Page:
Diabetes: New affordable portable device allows better disease control

Diabetes: New affordable portable device allows better disease control

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Breakthrough in managing diabetes?
Researchers have succeeded in developing a new portable device that can help control diabetes by monitoring sweat. The development could put an end to blood tests with painful pinpricks. The device is able to recognize three special compounds in sweat and measure them over a period of one week - without loss of signal integrity.

In their research, the University of Texas scientists found that the newly developed portable device reliably analyzes patient sweat and can thus help manage diabetes. The doctors published the results of their study in the medical journal "Scientific Reports".

Sweat test measures cortisol, glucose and interleukin-6
The portable diagnostic biosensor can detect and measure three interconnected connections. Cortisol, glucose and interleukin-6 can also be found in a sweat test a week later. These markers are particularly important for managing and regulating the chronic disease, explains author Professor Shalini Prasad from the University of Texas. “We created the first portable diagnostic device that can measure these connections in sweat for up to a week,” the experts add.

Stress can lead to prediabetes
When a person is exposed to chronic stress, their cortisol levels increase. The resulting insulin resistance will gradually affect glucose levels, says Prasad. At this point, those affected can develop so-called prediabetes, which can become type 2 diabetes. When this happens, there is an inflammation condition in the affected person's body. The marker for such inflammation (interleukin-6) indicates whether organs are already affected, explains the expert.

Small amounts of sweat are sufficient for the measurement
According to the scientists, the biomarker measurements are reliable even with a small amount of sweat. One to three microliters is enough, the researchers say. We wanted to create a useful product that does not require a lot of sweat, emphasize Prasad and colleagues.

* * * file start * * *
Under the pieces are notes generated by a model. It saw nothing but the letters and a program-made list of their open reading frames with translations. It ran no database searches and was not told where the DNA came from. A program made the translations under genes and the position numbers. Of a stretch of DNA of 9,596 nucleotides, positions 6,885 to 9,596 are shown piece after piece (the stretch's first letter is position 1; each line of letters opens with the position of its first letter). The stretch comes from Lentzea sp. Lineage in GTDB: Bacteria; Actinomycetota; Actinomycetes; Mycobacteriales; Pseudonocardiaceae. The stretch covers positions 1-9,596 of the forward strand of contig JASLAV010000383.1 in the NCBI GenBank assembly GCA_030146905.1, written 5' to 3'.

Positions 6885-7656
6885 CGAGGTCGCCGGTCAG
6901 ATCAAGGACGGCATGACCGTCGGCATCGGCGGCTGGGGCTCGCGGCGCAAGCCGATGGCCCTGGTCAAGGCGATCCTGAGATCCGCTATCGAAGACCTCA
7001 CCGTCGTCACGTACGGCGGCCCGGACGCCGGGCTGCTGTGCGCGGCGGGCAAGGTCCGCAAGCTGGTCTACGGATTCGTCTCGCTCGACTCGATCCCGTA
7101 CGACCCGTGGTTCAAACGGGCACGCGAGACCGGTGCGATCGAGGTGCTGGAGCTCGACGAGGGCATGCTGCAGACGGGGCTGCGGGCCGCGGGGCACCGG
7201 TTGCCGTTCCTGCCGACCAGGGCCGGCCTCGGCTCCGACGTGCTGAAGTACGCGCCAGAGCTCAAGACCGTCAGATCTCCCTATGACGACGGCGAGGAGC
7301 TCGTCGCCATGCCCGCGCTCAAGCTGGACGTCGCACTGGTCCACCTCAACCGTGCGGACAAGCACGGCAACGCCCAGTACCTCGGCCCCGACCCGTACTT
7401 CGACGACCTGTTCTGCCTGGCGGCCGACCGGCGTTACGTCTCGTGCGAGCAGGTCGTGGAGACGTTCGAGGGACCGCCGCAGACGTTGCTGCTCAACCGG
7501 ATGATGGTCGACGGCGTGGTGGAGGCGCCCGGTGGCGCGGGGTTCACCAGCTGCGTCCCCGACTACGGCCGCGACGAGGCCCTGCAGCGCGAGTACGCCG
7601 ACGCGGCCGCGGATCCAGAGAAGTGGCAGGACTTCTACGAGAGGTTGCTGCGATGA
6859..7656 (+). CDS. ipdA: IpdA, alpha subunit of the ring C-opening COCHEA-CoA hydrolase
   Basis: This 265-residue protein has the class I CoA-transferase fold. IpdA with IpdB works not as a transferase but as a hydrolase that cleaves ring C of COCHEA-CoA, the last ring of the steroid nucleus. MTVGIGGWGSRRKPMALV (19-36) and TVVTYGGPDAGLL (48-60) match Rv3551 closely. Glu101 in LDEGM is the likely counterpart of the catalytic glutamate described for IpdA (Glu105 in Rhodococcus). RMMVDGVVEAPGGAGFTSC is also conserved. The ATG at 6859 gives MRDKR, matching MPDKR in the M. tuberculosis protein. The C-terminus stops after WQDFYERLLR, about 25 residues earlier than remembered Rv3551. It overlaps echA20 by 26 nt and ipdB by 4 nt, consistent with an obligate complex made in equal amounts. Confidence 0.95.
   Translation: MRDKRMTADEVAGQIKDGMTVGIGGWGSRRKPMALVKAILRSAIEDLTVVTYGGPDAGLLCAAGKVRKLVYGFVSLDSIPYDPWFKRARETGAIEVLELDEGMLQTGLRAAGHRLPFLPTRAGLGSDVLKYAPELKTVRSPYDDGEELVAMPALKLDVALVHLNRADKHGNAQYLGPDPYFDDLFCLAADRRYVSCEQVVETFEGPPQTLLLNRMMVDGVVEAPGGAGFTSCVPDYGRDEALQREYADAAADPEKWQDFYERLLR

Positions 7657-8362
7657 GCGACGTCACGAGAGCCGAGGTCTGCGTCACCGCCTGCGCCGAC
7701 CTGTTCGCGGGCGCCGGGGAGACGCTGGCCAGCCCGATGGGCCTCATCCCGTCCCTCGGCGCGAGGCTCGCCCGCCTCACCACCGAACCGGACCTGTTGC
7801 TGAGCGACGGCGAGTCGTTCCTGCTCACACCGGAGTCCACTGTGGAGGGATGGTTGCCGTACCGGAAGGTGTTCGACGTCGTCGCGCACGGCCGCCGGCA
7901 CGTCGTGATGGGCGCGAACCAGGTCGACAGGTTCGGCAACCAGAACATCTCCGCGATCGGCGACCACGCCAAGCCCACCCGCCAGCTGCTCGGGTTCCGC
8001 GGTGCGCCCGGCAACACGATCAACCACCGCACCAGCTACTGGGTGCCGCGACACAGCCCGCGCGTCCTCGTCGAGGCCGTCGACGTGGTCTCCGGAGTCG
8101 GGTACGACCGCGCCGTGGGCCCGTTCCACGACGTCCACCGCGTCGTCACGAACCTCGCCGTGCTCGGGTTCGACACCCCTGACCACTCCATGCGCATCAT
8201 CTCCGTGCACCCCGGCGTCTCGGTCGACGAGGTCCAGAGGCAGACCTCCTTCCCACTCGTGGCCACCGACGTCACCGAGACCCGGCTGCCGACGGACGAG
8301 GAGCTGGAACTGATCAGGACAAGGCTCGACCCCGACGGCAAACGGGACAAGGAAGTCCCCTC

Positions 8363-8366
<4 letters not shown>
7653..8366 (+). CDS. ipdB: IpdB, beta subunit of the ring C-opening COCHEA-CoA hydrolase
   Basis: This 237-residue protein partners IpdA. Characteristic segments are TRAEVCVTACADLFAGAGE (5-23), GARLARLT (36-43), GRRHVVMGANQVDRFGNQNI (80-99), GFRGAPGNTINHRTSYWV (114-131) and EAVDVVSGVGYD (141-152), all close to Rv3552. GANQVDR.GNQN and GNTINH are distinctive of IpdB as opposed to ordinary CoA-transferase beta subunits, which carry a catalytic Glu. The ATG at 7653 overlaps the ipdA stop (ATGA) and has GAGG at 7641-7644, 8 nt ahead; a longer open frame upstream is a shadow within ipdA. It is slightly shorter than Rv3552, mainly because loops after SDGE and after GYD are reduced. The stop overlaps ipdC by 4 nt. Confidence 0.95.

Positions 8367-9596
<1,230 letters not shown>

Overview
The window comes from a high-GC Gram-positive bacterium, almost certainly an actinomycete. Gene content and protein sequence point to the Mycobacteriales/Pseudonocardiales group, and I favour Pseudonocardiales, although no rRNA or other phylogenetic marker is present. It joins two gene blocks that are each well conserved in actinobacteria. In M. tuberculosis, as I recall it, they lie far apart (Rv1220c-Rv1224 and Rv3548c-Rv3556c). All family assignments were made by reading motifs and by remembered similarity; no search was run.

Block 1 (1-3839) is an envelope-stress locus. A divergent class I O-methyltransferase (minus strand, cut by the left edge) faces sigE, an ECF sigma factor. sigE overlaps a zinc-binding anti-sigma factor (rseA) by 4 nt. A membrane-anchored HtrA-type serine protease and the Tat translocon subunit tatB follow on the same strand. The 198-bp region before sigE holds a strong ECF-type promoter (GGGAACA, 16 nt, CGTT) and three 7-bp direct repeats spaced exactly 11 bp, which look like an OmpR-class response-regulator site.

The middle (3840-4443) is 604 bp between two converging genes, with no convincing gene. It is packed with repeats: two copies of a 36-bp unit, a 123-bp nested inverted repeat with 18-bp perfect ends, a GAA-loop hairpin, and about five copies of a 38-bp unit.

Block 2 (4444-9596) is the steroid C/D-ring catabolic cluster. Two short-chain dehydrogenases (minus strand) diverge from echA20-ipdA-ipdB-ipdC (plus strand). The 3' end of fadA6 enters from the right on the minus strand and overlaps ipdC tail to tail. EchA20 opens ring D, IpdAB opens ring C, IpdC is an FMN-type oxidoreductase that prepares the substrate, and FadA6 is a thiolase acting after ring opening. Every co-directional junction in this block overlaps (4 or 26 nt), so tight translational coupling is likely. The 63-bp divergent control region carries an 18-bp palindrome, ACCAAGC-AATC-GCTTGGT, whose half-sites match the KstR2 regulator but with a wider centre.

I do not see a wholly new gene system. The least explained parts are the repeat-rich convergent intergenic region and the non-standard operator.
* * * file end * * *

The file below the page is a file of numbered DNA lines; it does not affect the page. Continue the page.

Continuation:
The device measures different molecules in a combinatorial manner
It is not enough to recognize only one of the connections. Measuring different molecules in a combinatorial manner and monitoring them over a longer period of time enables medical professionals to better analyze and understand the health history of those affected, the study authors explain.

Doctors are currently developing a suitable app for the new biosensor
In the future, the portable devices should contain a small transceiver that sends the measured data to an application (app) installed on a mobile phone, says Prasad. With such an app, which is currently being developed, it is sufficient for users to press a button to request the required information from the device, adds the author.

New device is very inexpensive
If the concentrations of the compounds are measured every hour over a period of one week, 168 measurements of the health data and their changes are made, explains Professor Prasad. This enables doctors to have a better overview of the disease and its effects. The new diagnostic device was developed very inexpensively, which is why the end product will be accessible and affordable for a large number of people. "We have made sure that processes are used that enable mass production without additional costs," says Prasad. The manufacturing costs are comparable to the costs that are required for the production of glucose test strips for single use. In other words, the manufacturing costs are only about ten to 15 cents, explains the author. (as)

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